Was Keynesian Economics The Product Of A Guy Who Was SUPER High?
John Maynard Keynes, the namesake of Keynesian economics and among the most influential economists in history, was on a heavy regimen of mind-altering drugs when he negotiated with the United States to create the modern economic order, according to a British journalist and economic historian.
“It’s a little-known fact that John Maynard Keynes was dosed up on mind-altering drugs when he carried out one of the most important economic negotiations in British history,” writes Ed Conway for Medium. Conway is the economics editor of Sky News and recently authored the book “The Summit,” about the pivotal Bretton Woods Conference held in 1944.
Following the defeat of Germany in 1945, Keynes, in the last year of his life, was sent to the U.S. by the British government in order to negotiate an agreement to provide financial aid for his bankrupt government. Keynes was expected to play hardball with the Americans, extracting either a grant or an interest-free loan, and threatening to blow up negotiations if his country didn’t get its way.
Instead, in a baffling negotiating failure, Keynes entirely capitulated to American demands.
“Out of nowhere, he showed his entire hand, spelling out precisely what the British would accept in extremis: a loan, the lifting of those controls that were preventing money escaping the UK,” writes Conway. “It was a bizarre, unexpected move; unsurprisingly the Americans grabbed it with both hands, to the dismay of the rest of the British delegation.”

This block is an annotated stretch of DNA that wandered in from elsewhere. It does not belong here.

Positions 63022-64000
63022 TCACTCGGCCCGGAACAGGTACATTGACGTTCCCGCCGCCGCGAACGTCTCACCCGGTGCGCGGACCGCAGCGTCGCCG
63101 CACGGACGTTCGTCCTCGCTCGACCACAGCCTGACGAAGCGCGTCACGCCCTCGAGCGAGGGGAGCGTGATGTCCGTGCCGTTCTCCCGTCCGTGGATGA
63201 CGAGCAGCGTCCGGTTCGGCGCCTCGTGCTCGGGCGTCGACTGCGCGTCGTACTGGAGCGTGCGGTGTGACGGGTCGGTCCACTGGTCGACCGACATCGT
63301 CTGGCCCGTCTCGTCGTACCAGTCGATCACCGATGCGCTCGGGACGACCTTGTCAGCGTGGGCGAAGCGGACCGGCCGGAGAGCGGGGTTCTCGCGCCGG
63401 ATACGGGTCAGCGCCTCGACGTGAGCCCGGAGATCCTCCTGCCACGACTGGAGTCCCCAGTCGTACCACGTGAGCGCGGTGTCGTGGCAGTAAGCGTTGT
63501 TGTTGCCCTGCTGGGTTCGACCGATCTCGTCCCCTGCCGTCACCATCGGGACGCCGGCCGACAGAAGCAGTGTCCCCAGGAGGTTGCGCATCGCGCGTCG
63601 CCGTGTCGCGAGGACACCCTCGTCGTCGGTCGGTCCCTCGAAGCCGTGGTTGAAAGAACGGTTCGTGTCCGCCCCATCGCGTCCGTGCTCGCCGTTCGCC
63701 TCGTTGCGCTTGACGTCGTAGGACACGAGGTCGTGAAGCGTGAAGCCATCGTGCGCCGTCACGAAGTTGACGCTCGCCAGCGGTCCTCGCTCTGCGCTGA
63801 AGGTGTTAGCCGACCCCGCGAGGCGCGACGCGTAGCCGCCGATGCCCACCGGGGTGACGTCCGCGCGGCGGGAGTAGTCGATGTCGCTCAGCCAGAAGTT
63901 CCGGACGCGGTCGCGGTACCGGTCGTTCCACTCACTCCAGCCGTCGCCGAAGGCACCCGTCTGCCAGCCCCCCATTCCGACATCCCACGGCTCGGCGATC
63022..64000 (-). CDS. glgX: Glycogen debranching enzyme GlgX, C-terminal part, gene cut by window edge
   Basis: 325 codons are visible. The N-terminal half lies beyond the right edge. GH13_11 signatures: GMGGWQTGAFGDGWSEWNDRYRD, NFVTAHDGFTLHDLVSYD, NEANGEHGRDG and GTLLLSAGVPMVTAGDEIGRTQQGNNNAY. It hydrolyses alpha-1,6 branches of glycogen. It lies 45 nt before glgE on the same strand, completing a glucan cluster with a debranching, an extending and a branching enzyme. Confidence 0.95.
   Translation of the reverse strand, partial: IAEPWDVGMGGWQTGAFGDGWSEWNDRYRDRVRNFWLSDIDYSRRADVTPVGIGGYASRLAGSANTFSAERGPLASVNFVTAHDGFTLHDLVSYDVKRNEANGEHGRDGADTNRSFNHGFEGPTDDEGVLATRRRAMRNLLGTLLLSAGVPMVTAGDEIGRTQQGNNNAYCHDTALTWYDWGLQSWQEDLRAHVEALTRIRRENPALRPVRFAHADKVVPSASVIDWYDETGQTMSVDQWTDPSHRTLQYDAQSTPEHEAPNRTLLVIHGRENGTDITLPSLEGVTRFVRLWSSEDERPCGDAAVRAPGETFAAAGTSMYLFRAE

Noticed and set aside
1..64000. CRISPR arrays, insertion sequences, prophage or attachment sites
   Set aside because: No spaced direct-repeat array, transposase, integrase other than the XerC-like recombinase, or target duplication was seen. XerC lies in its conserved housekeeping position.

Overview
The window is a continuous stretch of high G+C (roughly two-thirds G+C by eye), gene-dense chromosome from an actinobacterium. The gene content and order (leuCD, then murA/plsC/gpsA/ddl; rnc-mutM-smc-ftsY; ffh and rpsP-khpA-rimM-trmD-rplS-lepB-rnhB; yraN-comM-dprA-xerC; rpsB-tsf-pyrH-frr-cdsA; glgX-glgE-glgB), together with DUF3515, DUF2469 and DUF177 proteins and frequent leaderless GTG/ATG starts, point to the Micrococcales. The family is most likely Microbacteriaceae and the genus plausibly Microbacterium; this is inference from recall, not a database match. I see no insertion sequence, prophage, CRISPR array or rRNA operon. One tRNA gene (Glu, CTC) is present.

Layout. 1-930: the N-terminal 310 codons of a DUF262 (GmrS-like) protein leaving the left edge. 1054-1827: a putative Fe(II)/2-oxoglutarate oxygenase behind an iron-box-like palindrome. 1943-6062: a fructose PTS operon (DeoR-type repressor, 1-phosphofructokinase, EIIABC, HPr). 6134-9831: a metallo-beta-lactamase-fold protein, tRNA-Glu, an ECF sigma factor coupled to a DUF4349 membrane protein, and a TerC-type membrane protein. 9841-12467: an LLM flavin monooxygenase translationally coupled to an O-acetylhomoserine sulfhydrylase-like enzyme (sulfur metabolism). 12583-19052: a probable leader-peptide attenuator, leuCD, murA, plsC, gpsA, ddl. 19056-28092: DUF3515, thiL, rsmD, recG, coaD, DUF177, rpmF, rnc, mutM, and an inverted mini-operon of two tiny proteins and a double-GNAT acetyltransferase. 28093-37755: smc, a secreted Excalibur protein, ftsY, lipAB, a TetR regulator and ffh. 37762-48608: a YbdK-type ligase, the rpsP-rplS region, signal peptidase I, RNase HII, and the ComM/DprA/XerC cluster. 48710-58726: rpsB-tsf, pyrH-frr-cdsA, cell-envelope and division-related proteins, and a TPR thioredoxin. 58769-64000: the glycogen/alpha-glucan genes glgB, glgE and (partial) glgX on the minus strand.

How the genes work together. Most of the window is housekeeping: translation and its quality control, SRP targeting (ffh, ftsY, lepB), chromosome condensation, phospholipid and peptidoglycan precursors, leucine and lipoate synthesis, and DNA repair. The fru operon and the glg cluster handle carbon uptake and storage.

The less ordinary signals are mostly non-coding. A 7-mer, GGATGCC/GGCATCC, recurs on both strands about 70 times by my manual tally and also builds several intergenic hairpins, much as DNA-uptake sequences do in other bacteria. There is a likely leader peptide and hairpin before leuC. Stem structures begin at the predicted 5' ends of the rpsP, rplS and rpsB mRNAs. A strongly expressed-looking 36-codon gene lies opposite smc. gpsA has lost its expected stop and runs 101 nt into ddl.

That deal, Conway says, had disastrous consequences for the UK, and in turn played a significant role in the realignment of the world economy away from the UK. The British economy, once a world leader, grew at half the pace of Germany’s from 1950-2000. The deal left the world economy “scarred forever, since the ordeal terrified any country considering making their currency convertible in the future.”
What explains Keynes’s capitulation? According to Conway, there may be a simple one: Mind-altering drugs, prescribed by his Hungarian doctor, Janos Plesch (nicknamed ‘The Ogre’ by Keynes’s wife).
“The medicine Keynes was taking to help with his heart conditions at this time was a barbiturate called sodium amytal,” writes Conway. “Indeed, Keynes wrote to The Ogre during the negotiations saying he had only managed to stay afloat thanks to the drug. What he didn’t seem to be aware of was that sodium amytal, taken in high enough doses, acts as a truth serum.”
Thanks to his growing reliance on the drug to cope with the pains of old age, Conway suggests, “Keynes’s poker face failed,” and he was unable to avoid making dramatic concessions to the U.S.
The powerful barbiturate wasn’t the only heavy-duty drug Keynes relied upon, either. Other remedies he used included “opium pills, weird experimental drugs from Germany,” and even having The Ogre jump on top of him has he lay in bed.
“It is an astonishing detail which I couldn’t quite believe had been overlooked by previous historians,” says Conway.
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